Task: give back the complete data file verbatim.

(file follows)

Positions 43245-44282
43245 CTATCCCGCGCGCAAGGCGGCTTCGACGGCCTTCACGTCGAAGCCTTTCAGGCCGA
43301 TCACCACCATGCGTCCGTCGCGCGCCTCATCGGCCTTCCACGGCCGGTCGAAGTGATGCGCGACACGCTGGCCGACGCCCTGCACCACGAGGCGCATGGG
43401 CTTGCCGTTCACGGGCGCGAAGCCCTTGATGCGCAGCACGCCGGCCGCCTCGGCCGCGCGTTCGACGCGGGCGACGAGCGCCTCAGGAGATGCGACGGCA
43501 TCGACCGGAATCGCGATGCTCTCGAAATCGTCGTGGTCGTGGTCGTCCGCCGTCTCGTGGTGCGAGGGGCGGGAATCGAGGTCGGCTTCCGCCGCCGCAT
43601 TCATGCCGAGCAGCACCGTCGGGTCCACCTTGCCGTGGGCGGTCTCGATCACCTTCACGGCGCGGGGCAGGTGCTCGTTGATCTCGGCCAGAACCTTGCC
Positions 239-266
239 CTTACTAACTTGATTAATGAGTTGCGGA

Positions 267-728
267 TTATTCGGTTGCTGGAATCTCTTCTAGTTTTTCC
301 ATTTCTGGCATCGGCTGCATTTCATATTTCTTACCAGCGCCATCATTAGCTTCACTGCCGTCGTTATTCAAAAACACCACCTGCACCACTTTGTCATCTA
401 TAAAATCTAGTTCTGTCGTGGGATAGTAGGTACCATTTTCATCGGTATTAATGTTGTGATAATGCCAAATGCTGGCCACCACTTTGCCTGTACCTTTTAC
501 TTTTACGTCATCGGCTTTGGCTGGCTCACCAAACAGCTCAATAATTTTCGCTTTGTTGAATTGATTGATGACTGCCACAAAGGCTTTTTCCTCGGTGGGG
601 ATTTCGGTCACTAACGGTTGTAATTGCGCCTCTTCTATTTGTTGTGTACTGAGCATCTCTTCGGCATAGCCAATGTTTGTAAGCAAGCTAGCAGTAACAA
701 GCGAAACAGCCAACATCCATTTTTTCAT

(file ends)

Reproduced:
Positions 43245-44282
43245 CTATCCCGCGCGCAAGGCGGCTTCGACGGCCTTCACGTCGAAGCCTTTCAGGCCGA
43301 TCACCACCATGCGTCCGTCGCGCGCCTCATCGGCCTTCCACGGCCGGTCGAAGTGATGCGCGACACGCTGGCCGACGCCCTGCACCACGAGGCGCATGGG
43401 CTTGCCGTTCACGGGCGCGAAGCCCTTGATGCGCAGCACGCCGGCCGCCTCGGCCGCGCGTTCGACGCGGGCGACGAGCGCCTCAGGAGATGCGACGGCA
43501 TCGACCGGAATCGCGATGCTCTCGAAATCGTCGTGGTCGTGGTCGTCCGCCGTCTCGTGGTGCGAGGGGCGGGAATCGAGGTCGGCTTCCGCCGCCGCAT
43601 TCATGCCGAGCAGCACCGTCGGGTCCACCTTGCCGTGGGCGGTCTCGATCACCTTCACGGCGCGGGGCAGGTGCTCGTTGATCTCGGCCAGAACCTTGCC
Positions 239-266
239 CTTACTAACTTGATTAATGAGTTGCGGA

Positions 267-728
267 TTATTCGGTTGCTGGAATCTCTTCTAGTTTTTCC
301 ATTTCTGGCATCGGCTGCATTTCATATTTCTTACCAGCGCCATCATTAGCTTCACTGCCGTCGTTATTCAAAAACACCACCTGCACCACTTTGTCATCTA
401 TAAAATCTAGTTCTGTCGTGGGATAGTAGGTACCATTTTCATCGGTATTAATGTTGTGATAATGCCAAATGCTGGCCACCACTTTGCCTGTACCTTTTAC
501 TTTTACGTCATCGGCTTTGGCTGGCTCACCAAACAGCTCAATAATTTTCGCTTTGTTGAATTGATTGATGACTGCCACAAAGGCTTTTTCCTCGGTGGGG
601 ATTTCGGTCACTAACGGTTGTAATTGCGCCTCTTCTATTTGTTGTGTACTGAGCATCTCTTCGGCATAGCCAATGTTTGTAAGCAAGCTAGCAGTAACAA
701 GCGAAACAGCCAACATCCATTTTTTCAT